Early in the evening of October 13, 1974, defendants were visited by Jim Reinesto who attempted to sell them certain articles of personal property. Defendants refused to buy the items and Reinesto departed. Returning home from a party around midnight, defendants discovered that Henderson's color television set was missing. They suspected that Reinesto had taken it and determined to find him and recover the property. Henderson carried Hawthorne's shotgun.

Defendants went in Hawthorne's car to a residence where Reinesto had been seen but failed to find him there. Henderson borrowed a pistol from an occupant of the house. He testified that he removed the clip from the gun, believing that he had thereby unloaded it, and then put the gun in the waistband of his pants.

Defendants then drove to another house where they had earlier seen Reinesto's car parked. They entered the house unannounced and found Reinesto sitting in a chair. Hawthorne held a club and stood near the door. Henderson pointed the pistol at Reinesto and demanded return of the television set. There was testimony that Henderson threatened to take Reinesto to a canyon and kill him if he did not return the television. After Henderson's repeated demands for the set and Reinesto's continuous denials that he had taken it, the latter suggested that they should all go to the home of Mr. and Mrs. Gilhooley who would confirm that Reinesto had been with them during the evening and that he had not taken the television.

At this point Henderson said either "Let's go" or "Let's go to the canyon." Reinesto got up from his chair and walked out to Hawthorne's car thinking that Henderson was directly behind him. Instead Hawthorne walked along side carrying the club and Henderson followed a short time later. Henderson sat in the rear seat and ordered Reinesto to sit in the front passenger seat. Hawthorne drove. During the ride, Henderson placed the barrel of the shotgun at the back of Reinesto's neck and threatened to take him to the canyon. Hawthorne drove in the direction of the canyon but after some urging by Reinesto and upon Henderson's order finally drove to the Gilhooleys' house.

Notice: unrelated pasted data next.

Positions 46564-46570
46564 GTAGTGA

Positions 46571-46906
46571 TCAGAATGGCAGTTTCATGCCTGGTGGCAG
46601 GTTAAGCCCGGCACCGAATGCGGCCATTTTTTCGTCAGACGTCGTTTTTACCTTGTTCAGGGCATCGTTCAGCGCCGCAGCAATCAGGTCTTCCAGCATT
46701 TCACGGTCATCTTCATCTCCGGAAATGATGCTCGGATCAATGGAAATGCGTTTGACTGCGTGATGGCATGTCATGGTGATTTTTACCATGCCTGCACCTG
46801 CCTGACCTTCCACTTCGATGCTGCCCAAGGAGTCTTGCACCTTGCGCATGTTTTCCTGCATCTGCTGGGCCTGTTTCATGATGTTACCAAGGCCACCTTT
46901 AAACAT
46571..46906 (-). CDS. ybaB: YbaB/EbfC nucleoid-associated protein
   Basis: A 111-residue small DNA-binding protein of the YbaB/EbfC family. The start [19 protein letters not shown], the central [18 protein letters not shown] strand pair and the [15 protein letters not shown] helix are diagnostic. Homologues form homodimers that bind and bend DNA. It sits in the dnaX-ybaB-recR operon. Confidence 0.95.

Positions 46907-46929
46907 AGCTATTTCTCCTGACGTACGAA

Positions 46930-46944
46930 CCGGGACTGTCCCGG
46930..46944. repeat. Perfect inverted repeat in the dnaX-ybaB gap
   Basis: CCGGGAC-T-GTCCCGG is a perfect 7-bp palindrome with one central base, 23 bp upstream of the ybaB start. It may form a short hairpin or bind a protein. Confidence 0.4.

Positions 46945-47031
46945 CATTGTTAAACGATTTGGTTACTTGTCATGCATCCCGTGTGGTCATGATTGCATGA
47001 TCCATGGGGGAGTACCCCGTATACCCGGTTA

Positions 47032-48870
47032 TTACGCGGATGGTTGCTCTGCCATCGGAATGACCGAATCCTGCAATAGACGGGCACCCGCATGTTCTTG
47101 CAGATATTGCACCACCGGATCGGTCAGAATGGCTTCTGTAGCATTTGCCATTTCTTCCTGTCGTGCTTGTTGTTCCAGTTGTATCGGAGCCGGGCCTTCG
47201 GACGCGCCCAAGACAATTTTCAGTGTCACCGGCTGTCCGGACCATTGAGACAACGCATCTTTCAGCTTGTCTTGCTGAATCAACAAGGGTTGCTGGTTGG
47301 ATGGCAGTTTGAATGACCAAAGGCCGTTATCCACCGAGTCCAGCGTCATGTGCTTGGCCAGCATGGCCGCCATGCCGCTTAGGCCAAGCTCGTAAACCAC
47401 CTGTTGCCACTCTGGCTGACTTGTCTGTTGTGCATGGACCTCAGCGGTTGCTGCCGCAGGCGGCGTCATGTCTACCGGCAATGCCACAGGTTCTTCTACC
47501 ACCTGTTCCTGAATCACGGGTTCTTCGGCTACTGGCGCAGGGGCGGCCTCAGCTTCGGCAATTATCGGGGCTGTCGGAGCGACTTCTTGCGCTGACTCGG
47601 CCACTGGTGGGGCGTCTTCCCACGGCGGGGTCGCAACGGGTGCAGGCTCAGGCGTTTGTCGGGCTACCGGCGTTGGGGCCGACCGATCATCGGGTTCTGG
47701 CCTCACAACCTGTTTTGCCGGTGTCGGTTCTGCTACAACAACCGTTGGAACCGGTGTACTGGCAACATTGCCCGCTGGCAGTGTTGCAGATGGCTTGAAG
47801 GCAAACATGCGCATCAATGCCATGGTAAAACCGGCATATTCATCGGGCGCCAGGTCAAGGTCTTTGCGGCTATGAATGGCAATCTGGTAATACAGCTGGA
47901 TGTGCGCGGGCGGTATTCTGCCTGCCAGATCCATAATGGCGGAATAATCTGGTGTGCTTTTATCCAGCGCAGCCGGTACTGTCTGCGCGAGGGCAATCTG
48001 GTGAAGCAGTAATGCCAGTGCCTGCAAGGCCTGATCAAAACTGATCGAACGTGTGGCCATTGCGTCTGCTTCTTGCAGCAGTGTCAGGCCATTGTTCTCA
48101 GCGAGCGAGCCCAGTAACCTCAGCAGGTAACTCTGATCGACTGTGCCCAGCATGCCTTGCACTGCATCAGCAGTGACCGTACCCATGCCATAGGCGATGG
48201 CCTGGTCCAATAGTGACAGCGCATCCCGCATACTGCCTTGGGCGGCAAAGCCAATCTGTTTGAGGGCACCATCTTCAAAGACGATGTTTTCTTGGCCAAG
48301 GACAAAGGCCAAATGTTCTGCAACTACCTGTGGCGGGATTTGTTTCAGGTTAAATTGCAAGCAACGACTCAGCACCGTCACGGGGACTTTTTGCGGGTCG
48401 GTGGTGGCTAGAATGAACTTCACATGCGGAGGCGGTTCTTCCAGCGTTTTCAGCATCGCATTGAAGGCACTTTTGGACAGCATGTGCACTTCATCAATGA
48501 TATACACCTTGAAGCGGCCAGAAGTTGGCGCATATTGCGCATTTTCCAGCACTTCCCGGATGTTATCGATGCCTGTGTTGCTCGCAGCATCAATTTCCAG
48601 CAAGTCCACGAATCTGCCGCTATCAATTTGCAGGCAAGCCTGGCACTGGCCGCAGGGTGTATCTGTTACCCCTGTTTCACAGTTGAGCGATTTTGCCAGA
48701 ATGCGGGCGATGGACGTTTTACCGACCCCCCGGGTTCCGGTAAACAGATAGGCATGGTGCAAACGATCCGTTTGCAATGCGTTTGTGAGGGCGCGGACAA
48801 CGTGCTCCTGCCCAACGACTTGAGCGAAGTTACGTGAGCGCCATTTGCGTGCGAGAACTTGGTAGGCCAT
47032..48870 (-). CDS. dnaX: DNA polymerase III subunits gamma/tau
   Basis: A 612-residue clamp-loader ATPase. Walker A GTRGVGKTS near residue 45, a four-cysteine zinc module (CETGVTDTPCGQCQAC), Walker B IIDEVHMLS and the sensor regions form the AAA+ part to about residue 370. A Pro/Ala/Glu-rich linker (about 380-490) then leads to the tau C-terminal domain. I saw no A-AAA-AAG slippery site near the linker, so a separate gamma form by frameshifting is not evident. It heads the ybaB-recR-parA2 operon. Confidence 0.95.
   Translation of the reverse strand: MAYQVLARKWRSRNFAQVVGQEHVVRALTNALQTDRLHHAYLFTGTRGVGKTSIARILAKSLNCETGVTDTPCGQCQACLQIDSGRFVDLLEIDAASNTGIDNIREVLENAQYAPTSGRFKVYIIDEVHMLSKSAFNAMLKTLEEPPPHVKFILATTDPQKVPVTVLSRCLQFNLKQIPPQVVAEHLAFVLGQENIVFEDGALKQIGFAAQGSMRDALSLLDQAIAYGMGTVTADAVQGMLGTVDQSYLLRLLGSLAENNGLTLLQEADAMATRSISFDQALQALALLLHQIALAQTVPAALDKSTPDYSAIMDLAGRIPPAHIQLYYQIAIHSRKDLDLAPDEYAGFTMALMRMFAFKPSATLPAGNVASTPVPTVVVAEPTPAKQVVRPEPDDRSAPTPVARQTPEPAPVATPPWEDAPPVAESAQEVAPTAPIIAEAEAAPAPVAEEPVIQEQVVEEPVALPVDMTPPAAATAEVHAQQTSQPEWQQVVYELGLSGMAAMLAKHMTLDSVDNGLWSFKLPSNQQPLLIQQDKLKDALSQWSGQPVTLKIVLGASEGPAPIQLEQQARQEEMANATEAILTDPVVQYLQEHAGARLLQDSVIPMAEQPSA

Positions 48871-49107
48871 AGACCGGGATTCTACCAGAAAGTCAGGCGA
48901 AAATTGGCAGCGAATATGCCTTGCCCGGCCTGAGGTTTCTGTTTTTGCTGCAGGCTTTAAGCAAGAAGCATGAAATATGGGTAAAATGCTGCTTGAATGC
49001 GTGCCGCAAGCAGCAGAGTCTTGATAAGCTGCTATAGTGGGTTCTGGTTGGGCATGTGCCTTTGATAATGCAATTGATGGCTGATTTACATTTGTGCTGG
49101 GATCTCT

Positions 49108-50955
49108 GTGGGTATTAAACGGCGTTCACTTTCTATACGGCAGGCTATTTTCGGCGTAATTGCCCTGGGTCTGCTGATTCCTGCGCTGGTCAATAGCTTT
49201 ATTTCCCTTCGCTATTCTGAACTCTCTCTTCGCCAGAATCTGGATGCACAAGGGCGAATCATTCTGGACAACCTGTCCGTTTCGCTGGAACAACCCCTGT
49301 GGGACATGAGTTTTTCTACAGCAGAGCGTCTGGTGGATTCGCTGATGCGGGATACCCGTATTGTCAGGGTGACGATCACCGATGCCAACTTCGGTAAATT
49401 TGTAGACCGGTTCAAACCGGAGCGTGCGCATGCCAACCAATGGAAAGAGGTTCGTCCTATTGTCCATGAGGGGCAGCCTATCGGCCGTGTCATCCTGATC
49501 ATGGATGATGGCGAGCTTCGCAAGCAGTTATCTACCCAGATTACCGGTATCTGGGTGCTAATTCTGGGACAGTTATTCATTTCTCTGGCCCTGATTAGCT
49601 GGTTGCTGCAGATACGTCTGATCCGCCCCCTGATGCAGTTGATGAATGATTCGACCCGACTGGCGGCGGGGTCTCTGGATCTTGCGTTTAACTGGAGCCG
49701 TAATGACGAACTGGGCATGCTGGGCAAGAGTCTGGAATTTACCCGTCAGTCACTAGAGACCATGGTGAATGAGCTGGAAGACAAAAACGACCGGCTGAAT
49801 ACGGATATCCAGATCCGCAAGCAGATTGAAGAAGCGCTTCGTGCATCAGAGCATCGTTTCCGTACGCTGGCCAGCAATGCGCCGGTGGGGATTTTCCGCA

Upon arrival, Reinesto walked to the front door, followed by Henderson with the pistol in his waistband and by Hawthorne carrying the club. Mr. and Mrs. Gilhooley came out onto their front porch. Henderson pulled the pistol out of his waistband and pressed the barrel against the back of Reinesto's neck. Defendants then told the Gilhooleys that they were there to determine if Reinesto had stolen Henderson's television and sold it. Mr. and Mrs. Gilhooley confirmed Reinesto's claim that he had been with them most of the evening.

Henderson apparently disbelieving the Gilhooleys, again threatened to take Reinesto to the canyon and kill him. He ordered Reinesto "Come on, let's go," and according to the latter pushed him with the gun. At that moment, Reinesto ducked, twisted to the left and threw up his arm in an attempt to move the gun away from his head. The weapon discharged and a bullet struck Mrs. Gilhooley in the chest. Henderson immediately took flight while Hawthorne attempted to assist the victim who died shortly thereafter. Hawthorne told Reinesto that Henderson and he had not intended to shoot him but had only been trying to scare him into returning the television.

Instructing on both murder and involuntary manslaughter, the trial court told the jury that if their verdict was murder, it was murder of the second degree. The court instructed on two theories of second degree murder: a killing directly resulting from an act involving a high degree of probability of death (CALJIC No. 8.31 (3d ed. 1974 pocket pt.) and second degree felony murder (CALJIC No. 8.32 (3d ed. 1970)). The court also instructed on the elements of false imprisonment and specifically instructed that "[w]hen a false imprisonment is effected by violence, menace, fraud or deceit, it is a felony. Otherwise it is a misdemeanor." Defendants objected to the inclusion of false imprisonment as a felony upon which a murder conviction could be based under the second degree felony-murder rule.